With the rise of online gaming and free-to-play games, loot boxes have become a staple in the gaming industry. While originally introduced as in-game purchases for titles that were already free on their own or as a form of early DLC for players to get exclusive items, they have since transformed into a cash grab. This has led to the creation of many games with a “pay-to-win” model, garnering much criticism. For example, when Electronic Arts (EA) came under criticism for their insistence on the use of microtransactions in Star Wars Battlefront II, they hosted an AMA on Reddit to answer questions, leading to the most downvoted post in the history of the site.
Loot Boxes are so controversial that even the federal government got involved. In 2019, the Federal Trade Commission (FTC) hosted a workshop in Washington, DC on video game loot boxes and related microtransactions. According to their staff report released in August of this year, the goal of the workshop was to highlight several issues, such as “the role of microtransactions and loot boxes in the video game marketplace, public concerns about these monetization systems, emerging academic research on loot boxes, and ongoing industry self-regulatory initiatives.”
The 12-page report summarized the panel discussions and provided key takeaways, highlights, and research. It started off with an introduction and overview of loot boxes and micro transactions, stating their origins before eventually covering their nuanced evolution.
The reason for the workshop and accompanying report was the growing concern around loot boxes and microtransactions and their relationship to gambling and impacts on children. This issue surrounding loot boxes has been the talk of several policies in countries around the world. Sweden has investigated the subject, while Belgium has outright banned their use for violating the country’s gambling laws. Enter the United States, where Senator Josh Hawley (R) introduced a bill in 2019 calling for loot boxes to be banned. This prompted an investigation into the subject to determine whether a law governing trade and commerce practices, overseen by the FTC, would be needed.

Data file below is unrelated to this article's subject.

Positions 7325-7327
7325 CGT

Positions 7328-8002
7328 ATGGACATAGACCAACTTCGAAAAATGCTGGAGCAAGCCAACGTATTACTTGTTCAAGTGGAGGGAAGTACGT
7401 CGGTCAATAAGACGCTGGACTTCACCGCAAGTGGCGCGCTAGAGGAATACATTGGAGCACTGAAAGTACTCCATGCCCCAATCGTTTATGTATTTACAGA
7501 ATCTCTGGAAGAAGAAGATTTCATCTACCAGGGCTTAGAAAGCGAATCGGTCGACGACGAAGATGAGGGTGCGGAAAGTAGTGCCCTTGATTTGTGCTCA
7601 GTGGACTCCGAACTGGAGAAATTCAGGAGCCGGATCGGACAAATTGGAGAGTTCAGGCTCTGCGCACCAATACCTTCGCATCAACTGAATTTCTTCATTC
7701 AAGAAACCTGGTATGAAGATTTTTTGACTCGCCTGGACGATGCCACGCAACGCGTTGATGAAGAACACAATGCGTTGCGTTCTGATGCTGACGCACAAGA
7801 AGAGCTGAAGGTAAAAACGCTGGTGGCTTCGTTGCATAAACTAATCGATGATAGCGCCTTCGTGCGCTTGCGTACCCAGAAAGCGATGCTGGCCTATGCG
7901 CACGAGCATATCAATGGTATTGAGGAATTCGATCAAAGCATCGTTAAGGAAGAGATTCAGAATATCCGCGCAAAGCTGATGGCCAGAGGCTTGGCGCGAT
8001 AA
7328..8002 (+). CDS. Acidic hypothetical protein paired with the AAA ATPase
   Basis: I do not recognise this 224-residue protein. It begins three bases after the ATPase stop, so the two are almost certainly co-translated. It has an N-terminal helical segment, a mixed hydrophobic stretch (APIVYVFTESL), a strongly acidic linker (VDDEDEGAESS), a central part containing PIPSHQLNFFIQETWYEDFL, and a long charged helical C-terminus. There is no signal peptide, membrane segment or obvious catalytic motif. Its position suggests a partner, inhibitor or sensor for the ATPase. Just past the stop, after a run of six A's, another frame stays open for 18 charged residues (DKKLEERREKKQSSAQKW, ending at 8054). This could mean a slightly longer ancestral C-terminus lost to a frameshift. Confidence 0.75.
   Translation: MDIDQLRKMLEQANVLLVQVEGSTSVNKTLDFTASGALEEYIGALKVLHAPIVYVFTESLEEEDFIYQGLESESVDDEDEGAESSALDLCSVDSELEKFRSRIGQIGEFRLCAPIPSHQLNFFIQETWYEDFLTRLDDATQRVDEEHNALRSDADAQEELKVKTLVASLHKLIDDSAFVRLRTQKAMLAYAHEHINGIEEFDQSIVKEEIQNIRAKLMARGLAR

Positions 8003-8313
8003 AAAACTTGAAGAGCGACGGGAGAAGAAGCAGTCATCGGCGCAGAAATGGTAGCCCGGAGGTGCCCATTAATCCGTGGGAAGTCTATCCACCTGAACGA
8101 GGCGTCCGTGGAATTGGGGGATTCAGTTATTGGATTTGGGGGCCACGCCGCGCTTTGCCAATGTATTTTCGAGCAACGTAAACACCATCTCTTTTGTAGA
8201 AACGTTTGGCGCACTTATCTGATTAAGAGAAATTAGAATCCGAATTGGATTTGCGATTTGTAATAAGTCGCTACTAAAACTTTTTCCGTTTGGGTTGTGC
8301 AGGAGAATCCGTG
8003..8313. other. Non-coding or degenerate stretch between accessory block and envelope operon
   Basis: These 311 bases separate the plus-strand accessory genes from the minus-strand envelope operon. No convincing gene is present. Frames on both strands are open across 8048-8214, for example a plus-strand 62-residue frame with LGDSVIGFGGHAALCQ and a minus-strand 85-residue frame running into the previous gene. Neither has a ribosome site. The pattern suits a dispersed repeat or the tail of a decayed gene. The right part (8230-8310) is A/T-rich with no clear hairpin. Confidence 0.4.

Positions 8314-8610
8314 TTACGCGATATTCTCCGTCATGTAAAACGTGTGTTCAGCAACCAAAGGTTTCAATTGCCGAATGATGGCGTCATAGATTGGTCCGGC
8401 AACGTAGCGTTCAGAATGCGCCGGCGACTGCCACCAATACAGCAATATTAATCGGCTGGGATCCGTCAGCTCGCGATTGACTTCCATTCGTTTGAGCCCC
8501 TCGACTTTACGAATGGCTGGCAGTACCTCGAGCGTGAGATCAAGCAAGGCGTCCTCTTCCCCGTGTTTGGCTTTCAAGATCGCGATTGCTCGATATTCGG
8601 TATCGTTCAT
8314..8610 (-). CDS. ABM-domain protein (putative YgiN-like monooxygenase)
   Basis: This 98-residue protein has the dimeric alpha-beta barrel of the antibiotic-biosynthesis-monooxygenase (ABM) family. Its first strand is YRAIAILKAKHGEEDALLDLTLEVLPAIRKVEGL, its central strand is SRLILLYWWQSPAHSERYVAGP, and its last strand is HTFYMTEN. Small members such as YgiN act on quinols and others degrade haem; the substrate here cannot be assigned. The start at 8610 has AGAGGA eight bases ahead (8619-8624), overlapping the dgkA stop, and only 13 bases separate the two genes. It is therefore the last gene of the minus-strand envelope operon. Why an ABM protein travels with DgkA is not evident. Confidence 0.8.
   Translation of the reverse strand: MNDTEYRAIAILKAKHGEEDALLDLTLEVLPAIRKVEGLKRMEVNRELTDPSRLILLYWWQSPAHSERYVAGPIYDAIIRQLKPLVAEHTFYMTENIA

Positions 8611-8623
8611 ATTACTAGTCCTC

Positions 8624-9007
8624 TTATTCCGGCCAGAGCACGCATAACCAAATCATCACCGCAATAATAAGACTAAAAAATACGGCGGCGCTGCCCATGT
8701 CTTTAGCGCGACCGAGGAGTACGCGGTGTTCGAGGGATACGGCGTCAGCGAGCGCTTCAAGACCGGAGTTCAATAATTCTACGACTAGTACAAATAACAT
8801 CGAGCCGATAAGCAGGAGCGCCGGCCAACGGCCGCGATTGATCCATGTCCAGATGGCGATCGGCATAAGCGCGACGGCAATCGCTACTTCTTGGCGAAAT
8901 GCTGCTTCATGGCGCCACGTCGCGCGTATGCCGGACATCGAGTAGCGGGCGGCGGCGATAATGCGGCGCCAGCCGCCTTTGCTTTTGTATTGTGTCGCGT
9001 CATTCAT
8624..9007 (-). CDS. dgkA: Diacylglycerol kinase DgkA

Through their investigation and workshop, the FTC raised concerns regarding loot boxes and microtransactions and fielded questions from the community. They took into account both sides of the issue. One one hand, you have the evolution of loot boxes leading to what is essentially gambling, but allowing people under 21 to participate. On the other hand, it is a way for gaming companies and developers to make money, especially in games they release for free, such as Call of Duty Warzone.
The FTC offered numerous recommendations for change, many of which gaming companies have already enacted before this workshop. Some proposals have not been enacted, such as the possibility of rating games that contain loot boxes with an M or AO rating, while others are already in the works, such as the Entertainment Software Association (ESA) requiring all developers to release loot box odds by the end of 2020.
At their conclusion, the FTC stated, “The video game monetization system is a complex space that incorporates a wide range of mechanics.” As such, there are mixed discussions on the necessity for government regulation, but a general consensus is that more research needs to be conducted. The workshop did provide answers for consumers and help gaming developers take steps in the right direction for self-regulation. For now, “The FTC will continue to monitor developments surrounding loot boxes and take appropriate steps to prevent unfair or deceptive practices.”
If you’d like to read the report for yourself, you can check it out here.